So, perhaps our task in this shaky, fast-changing, bewildering world in which we live is to make music, at first with all that we have, and then, when that is no longer possible, to make music with what we have left.

That is now my favorite quotation, and it not just applies to music. It applies to life in general. With respect to us gear and tone freaks, I think that this story is so applicable to us. The whole point in getting all the gear that we get is to make music, not just to produce tone. I’ve always been a big proponent of using what I’ve got on hand. For years, where I was just playing acoustic guitar – and didn’t have the disposable income I have now – all I had was my guitar and a little amp. So my challenge was to try eek out as much tone from what I had. From reading the story above, it makes me pause to think – do I really need “X?” Can achieve the same thing with what I’ve got?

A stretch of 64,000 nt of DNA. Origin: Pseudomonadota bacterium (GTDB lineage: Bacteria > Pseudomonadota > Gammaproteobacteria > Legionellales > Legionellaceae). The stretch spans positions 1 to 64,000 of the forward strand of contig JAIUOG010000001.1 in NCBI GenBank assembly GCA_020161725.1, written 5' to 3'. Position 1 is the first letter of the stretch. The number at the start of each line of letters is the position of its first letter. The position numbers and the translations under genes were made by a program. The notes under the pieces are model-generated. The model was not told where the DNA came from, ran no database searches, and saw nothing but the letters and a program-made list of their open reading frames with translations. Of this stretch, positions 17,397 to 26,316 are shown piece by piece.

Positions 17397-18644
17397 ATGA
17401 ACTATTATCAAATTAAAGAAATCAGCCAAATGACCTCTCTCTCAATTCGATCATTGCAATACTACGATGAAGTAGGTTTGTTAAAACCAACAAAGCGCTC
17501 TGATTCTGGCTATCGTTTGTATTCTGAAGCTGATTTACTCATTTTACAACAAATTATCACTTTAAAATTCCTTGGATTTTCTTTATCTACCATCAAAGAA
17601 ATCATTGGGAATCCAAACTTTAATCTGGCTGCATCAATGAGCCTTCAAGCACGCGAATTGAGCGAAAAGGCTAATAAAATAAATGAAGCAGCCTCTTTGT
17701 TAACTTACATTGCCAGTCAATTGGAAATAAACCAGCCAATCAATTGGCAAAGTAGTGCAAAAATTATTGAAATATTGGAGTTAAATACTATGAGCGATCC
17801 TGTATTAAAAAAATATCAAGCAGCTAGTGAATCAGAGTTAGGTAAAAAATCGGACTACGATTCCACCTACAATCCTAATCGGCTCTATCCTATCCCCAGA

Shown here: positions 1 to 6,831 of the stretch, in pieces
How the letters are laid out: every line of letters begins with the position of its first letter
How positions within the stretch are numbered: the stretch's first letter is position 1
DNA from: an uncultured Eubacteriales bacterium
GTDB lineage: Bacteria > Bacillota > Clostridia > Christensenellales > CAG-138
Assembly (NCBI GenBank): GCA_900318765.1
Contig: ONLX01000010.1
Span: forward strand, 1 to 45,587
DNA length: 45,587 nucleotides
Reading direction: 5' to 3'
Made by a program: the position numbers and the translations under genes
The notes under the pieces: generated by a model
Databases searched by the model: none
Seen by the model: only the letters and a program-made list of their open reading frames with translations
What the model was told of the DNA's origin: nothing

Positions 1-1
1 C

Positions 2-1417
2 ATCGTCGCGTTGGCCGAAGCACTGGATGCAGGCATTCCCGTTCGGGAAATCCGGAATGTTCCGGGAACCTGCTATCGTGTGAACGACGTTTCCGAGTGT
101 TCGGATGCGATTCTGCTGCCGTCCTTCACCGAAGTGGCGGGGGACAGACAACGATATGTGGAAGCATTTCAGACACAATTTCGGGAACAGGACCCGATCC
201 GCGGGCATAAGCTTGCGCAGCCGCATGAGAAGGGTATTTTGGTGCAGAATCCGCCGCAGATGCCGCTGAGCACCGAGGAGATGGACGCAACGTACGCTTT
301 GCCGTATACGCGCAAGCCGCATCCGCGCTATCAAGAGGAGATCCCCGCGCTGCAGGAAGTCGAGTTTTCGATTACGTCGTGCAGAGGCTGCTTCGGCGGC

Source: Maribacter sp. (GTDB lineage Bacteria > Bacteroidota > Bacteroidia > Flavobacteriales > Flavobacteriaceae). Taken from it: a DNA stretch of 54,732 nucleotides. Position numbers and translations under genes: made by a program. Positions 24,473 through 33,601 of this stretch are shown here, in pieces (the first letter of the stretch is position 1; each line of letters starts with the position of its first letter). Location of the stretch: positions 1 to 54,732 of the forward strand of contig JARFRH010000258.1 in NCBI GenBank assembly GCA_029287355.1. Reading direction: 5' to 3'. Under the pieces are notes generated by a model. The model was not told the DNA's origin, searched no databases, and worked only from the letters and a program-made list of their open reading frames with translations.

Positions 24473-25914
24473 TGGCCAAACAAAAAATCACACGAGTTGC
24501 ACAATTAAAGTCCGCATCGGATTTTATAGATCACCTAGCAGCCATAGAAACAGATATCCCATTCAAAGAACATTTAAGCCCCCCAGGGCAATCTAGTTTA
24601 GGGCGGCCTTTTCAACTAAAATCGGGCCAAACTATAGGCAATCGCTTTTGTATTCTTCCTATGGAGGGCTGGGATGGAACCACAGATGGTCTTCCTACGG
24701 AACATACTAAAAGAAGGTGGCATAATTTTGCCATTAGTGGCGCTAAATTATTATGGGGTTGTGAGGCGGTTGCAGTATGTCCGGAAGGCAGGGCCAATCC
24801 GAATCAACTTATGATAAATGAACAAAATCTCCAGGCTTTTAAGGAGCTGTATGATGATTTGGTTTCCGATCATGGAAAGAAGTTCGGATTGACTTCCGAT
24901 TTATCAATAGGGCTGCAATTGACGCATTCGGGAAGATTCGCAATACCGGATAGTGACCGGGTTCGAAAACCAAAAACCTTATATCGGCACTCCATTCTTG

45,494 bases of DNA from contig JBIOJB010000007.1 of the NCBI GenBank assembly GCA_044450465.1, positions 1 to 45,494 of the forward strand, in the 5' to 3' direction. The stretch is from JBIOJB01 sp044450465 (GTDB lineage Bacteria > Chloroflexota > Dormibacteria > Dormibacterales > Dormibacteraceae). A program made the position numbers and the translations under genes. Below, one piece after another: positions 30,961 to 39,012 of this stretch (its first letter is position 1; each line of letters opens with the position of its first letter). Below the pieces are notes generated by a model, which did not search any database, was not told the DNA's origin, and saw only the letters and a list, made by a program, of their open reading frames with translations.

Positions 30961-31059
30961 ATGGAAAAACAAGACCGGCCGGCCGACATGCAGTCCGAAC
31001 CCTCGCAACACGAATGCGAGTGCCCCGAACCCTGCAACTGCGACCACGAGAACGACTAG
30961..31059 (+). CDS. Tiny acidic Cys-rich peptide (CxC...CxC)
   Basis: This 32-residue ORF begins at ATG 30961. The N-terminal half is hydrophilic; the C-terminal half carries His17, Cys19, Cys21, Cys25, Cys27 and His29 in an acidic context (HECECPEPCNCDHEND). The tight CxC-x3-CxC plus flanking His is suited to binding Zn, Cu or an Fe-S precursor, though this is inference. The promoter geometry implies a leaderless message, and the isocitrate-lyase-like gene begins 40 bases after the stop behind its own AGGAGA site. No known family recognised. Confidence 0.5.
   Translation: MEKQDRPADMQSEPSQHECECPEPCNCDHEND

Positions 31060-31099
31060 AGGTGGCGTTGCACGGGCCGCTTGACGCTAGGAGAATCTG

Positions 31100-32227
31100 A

I’m still a gear freak, so I’ll probably still buy gear, but this story has really helped change my perspective… Rock on!!!

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kiyosakiBack in the late 90’s and into the turn of the century, I got swept up in the craze of Robert Kiyosaki’s “Rich Dad, Poor Dad.” I soaked up what he was saying like a sponge. It made so much sense to me! I was hooked, and proceeded to buy all his books, and two of his board games! I wanted to learn how to get out of the rat race and get on my way to real financial freedom. I even went so far as creating my own business that was actually a great idea. Then reality struck. My business failed because of my inexperience and ignorance of running a business. I couldn’t keep up with my expenses. I sometimes couldn’t make payroll. It was tough!